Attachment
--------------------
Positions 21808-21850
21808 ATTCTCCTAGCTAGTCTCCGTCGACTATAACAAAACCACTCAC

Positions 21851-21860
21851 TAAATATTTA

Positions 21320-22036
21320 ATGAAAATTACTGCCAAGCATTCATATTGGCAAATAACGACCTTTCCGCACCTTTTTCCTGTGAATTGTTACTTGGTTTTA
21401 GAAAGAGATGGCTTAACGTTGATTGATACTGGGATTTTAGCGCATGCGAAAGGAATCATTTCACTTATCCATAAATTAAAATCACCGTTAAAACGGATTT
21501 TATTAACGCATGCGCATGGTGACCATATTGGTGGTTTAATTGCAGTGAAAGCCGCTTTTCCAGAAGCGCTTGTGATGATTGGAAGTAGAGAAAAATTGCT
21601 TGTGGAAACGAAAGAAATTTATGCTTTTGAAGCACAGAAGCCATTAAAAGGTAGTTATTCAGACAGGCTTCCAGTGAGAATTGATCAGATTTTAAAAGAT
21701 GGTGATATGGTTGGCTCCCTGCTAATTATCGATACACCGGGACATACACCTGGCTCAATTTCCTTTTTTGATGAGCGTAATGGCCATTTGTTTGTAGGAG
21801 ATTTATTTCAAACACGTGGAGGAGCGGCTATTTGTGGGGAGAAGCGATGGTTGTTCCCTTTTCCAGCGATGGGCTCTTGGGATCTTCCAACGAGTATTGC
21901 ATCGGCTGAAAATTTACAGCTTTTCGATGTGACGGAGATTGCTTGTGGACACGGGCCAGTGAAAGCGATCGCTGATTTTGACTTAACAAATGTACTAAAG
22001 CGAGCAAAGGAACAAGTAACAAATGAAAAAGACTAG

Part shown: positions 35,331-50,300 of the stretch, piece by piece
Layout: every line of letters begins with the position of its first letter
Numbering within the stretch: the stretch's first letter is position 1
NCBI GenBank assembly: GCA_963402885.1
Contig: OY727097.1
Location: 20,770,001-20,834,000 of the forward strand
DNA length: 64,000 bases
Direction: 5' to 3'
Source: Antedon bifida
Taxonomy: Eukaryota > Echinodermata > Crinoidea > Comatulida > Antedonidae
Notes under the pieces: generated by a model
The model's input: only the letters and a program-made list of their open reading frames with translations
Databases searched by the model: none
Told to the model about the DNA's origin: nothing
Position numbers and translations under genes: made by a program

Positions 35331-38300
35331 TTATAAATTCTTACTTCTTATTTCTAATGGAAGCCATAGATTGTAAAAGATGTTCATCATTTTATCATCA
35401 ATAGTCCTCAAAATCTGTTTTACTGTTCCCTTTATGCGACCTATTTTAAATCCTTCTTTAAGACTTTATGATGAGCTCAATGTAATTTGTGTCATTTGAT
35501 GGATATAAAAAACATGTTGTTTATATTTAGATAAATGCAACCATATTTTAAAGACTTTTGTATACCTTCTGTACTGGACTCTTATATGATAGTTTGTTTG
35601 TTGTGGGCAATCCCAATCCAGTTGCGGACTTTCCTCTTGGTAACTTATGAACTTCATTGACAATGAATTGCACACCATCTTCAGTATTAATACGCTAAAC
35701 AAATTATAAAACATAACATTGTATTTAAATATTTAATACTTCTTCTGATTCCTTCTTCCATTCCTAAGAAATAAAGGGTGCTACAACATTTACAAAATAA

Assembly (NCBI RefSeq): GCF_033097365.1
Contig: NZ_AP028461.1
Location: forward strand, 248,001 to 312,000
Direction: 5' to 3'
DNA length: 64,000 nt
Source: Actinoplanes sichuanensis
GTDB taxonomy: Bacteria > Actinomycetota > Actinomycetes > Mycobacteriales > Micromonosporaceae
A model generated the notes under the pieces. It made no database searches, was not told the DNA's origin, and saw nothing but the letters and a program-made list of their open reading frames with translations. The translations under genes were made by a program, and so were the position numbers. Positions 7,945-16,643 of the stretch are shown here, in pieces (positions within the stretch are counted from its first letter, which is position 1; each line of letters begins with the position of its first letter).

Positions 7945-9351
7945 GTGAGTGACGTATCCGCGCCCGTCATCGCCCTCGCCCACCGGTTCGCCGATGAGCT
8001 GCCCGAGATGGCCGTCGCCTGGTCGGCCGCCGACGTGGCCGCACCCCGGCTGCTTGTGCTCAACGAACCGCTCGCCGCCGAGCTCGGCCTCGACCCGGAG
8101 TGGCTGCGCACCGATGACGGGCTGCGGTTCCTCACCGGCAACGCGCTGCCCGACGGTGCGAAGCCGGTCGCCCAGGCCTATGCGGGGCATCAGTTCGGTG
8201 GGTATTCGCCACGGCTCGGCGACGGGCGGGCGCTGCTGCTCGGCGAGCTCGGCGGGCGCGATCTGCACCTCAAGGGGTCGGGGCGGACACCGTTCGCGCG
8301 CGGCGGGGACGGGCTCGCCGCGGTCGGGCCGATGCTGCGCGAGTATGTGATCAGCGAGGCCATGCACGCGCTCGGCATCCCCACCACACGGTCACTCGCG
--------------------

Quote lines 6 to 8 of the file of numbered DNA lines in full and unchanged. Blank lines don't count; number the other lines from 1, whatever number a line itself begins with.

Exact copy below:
21320 ATGAAAATTACTGCCAAGCATTCATATTGGCAAATAACGACCTTTCCGCACCTTTTTCCTGTGAATTGTTACTTGGTTTTA
21401 GAAAGAGATGGCTTAACGTTGATTGATACTGGGATTTTAGCGCATGCGAAAGGAATCATTTCACTTATCCATAAATTAAAATCACCGTTAAAACGGATTT
21501 TATTAACGCATGCGCATGGTGACCATATTGGTGGTTTAATTGCAGTGAAAGCCGCTTTTCCAGAAGCGCTTGTGATGATTGGAAGTAGAGAAAAATTGCT